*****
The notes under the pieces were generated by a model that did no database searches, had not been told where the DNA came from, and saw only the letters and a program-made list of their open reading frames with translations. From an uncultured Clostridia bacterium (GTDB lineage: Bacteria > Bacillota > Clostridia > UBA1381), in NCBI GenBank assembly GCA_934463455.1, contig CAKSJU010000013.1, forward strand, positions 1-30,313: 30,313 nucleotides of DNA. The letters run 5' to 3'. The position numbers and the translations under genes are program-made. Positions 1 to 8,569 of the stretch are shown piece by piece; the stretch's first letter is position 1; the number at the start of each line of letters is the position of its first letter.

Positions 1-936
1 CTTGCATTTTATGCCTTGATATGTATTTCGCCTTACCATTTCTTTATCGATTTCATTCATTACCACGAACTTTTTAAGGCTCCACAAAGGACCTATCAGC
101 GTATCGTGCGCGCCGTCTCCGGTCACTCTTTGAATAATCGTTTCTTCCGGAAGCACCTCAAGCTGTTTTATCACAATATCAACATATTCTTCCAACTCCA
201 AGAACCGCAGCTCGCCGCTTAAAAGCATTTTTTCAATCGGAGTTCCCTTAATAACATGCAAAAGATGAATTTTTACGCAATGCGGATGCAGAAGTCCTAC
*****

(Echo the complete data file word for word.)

The notes under the pieces were generated by a model that did no database searches, had not been told where the DNA came from, and saw only the letters and a program-made list of their open reading frames with translations. From an uncultured Clostridia bacterium (GTDB lineage: Bacteria > Bacillota > Clostridia > UBA1381), in NCBI GenBank assembly GCA_934463455.1, contig CAKSJU010000013.1, forward strand, positions 1-30,313: 30,313 nucleotides of DNA. The letters run 5' to 3'. The position numbers and the translations under genes are program-made. Positions 1 to 8,569 of the stretch are shown piece by piece; the stretch's first letter is position 1; the number at the start of each line of letters is the position of its first letter.

Positions 1-936
1 CTTGCATTTTATGCCTTGATATGTATTTCGCCTTACCATTTCTTTATCGATTTCATTCATTACCACGAACTTTTTAAGGCTCCACAAAGGACCTATCAGC
101 GTATCGTGCGCGCCGTCTCCGGTCACTCTTTGAATAATCGTTTCTTCCGGAAGCACCTCAAGCTGTTTTATCACAATATCAACATATTCTTCCAACTCCA
201 AGAACCGCAGCTCGCCGCTTAAAAGCATTTTTTCAATCGGAGTTCCCTTAATAACATGCAAAAGATGAATTTTTACGCAATGCGGATGCAGAAGTCCTAC